If the corporate debtor does not come up with a proper response or does not repay the debt that they owe to the financial/operational creditor after they have received the demand notice, the operational creditor can file a section 9 petition to the NCLT(The adjudicating authority in this matter) to start the insolvency resolution process.  Along with this petition, which would be in the form of an application, the following shall be needed:

  1. A copy of the demand notice or the copy of invoice demanding payment delivered by the operational/financial creditor to the corporate debtor.
  2. An affidavit that states that there is no notice is given by the debtor relating to the dispute over unpaid operational/ financial debt.
  3. A copy of the certification from the financial institution that holds of the operational/financial creditor confirming that no payment was made for the unpaid payment by the corporate debtor.

Before we move on any further, let us discuss the meaning of insolvency resolution process. See, if the above section 9 petition is accepted by the adjudicating authority, then if the application is accepted, then the following will take place:

The adjudicating authority shall decide whether the corporate debtor’s business is viable for continuation. Furthermore, the authority, along with an IP (Insolvency Professional) shall look into the ways to rescue the debtor. However, if the insolvency resolution fails, or the committee of creditors decide to wind up the corporate debtor’s business, then liquidation will take place. In this case, the debtor’s assets shall be liquidated and distributed among the operational/financial creditors.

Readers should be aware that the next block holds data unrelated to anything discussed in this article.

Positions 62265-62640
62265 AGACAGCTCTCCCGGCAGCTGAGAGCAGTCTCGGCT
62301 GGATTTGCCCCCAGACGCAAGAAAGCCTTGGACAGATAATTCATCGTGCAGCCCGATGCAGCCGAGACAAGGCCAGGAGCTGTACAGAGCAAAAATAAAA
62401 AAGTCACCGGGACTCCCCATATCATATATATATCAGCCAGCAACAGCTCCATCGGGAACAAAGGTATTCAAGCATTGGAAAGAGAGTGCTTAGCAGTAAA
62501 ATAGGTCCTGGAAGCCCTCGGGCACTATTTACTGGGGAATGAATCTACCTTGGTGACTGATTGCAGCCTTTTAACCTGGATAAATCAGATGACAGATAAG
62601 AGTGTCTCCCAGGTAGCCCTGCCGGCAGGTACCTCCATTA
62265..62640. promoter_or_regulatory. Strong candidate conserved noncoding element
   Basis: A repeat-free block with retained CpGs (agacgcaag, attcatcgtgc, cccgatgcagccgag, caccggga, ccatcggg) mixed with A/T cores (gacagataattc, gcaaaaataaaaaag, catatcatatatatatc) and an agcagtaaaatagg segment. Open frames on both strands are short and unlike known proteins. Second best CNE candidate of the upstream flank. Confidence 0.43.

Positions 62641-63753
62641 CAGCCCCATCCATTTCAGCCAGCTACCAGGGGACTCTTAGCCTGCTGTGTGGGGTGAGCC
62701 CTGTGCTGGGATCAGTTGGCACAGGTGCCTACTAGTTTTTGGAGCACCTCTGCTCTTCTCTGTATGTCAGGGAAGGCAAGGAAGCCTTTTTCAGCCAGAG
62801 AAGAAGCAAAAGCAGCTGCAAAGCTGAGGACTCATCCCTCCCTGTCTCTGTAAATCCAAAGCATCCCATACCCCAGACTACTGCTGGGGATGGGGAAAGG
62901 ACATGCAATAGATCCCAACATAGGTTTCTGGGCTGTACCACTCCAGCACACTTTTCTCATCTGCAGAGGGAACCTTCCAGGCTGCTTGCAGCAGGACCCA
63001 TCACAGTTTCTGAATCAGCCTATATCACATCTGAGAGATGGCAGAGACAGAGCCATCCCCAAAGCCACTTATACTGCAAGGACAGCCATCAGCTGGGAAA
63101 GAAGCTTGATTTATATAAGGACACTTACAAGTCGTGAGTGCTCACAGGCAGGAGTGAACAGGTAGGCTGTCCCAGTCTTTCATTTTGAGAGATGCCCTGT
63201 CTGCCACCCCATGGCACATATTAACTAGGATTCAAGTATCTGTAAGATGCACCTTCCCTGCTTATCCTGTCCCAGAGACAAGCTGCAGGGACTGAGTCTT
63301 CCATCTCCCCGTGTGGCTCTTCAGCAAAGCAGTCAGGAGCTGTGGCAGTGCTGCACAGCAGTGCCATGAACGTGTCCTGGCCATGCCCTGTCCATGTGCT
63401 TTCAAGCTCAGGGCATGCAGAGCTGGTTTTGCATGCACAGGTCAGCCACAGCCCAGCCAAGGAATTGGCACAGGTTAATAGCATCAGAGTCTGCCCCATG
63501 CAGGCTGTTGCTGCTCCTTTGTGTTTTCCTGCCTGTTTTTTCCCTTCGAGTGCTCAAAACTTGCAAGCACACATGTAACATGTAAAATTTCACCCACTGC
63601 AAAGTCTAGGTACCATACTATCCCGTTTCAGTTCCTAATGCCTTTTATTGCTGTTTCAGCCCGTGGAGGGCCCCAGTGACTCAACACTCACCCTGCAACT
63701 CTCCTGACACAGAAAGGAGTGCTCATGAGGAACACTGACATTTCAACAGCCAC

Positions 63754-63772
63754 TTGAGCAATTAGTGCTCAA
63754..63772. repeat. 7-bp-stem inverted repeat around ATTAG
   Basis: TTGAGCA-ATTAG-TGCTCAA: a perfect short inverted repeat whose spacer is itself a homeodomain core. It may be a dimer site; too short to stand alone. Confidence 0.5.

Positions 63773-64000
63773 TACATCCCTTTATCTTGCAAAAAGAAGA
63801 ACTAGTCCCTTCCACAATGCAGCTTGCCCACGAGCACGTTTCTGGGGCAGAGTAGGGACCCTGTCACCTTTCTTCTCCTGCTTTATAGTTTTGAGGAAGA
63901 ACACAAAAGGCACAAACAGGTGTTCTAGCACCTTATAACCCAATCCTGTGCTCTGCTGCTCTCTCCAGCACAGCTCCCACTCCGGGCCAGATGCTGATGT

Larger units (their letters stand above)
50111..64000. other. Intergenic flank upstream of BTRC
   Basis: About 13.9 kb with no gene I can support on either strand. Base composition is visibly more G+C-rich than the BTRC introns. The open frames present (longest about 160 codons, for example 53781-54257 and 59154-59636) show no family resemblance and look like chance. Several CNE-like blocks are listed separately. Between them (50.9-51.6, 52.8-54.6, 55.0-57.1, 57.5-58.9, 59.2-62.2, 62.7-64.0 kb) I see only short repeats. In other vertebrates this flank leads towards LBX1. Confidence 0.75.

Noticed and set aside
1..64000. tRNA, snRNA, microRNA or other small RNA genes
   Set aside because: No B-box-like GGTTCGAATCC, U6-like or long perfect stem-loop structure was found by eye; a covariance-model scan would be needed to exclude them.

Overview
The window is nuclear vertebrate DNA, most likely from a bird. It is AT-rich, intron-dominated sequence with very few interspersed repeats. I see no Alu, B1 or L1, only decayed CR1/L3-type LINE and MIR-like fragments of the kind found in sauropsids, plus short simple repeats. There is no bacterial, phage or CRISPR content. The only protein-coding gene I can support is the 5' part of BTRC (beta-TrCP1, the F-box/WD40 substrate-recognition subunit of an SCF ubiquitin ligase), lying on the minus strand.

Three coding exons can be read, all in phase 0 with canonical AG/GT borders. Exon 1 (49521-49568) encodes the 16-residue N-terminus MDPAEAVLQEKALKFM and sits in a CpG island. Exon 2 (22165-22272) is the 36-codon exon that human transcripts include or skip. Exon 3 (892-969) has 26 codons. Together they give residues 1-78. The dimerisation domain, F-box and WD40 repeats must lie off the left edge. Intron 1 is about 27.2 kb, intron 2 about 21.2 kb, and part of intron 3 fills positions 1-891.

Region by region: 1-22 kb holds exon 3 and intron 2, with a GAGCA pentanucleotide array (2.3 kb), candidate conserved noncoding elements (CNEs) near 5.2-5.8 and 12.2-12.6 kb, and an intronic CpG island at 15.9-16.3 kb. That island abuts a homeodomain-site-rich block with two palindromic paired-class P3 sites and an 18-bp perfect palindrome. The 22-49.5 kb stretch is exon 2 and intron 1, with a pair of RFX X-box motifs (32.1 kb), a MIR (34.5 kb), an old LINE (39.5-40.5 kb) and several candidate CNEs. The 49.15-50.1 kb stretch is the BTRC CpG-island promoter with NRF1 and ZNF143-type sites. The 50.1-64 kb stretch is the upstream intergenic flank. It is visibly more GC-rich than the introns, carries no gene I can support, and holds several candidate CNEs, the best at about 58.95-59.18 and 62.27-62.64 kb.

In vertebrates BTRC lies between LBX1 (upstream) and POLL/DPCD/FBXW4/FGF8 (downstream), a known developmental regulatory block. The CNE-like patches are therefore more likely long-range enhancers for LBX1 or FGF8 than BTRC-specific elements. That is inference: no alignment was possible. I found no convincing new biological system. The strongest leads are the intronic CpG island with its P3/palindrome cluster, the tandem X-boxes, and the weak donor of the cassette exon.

That being said, following are the conditions that have to be met in order for the adjudicating authority to accept the petition:

  1. The application should be complete.
  2. Unpaid operational debt has not been paid.
  3. The demand notice has been forwarded to the corporate debtor from the operational/financial creditor.
  4. No notice has been received by the operational/financial creditor from the corporate debtor.
  5. There is no disciplinary proceeding that is still pending against the resolution professional.

However, if any of these following conditions are true, then the adjudicating authority shall reject the petition:

  1. The application is not complete.
  2. The unpaid operational debt has already been paid.
  3. No demand notice has been served to the corporate debtor from the operational/financial debtor.
  4. There is a notice of dispute and it has been forwarded to the operational/financial creditor by the corporate debtor.
  5. A disciplinary proceeding is still pending against the resolution professional.

If the authority rejects the application/petition, then a time of 7 days is given to the applicant/petitioner to rectify the mistakes within 7 days.

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Dushyant Sharma
Author: Dushyant Sharma

Hey there, I'm Dushyant Sharma. With the extensive knowledge I've gained in past 8 years, I have been creating content on various subjects such as banking, insurance, telecom, and all the important registration and licensing processes for various companies. I'm here to help everyone with my expertise in these areas through my articles.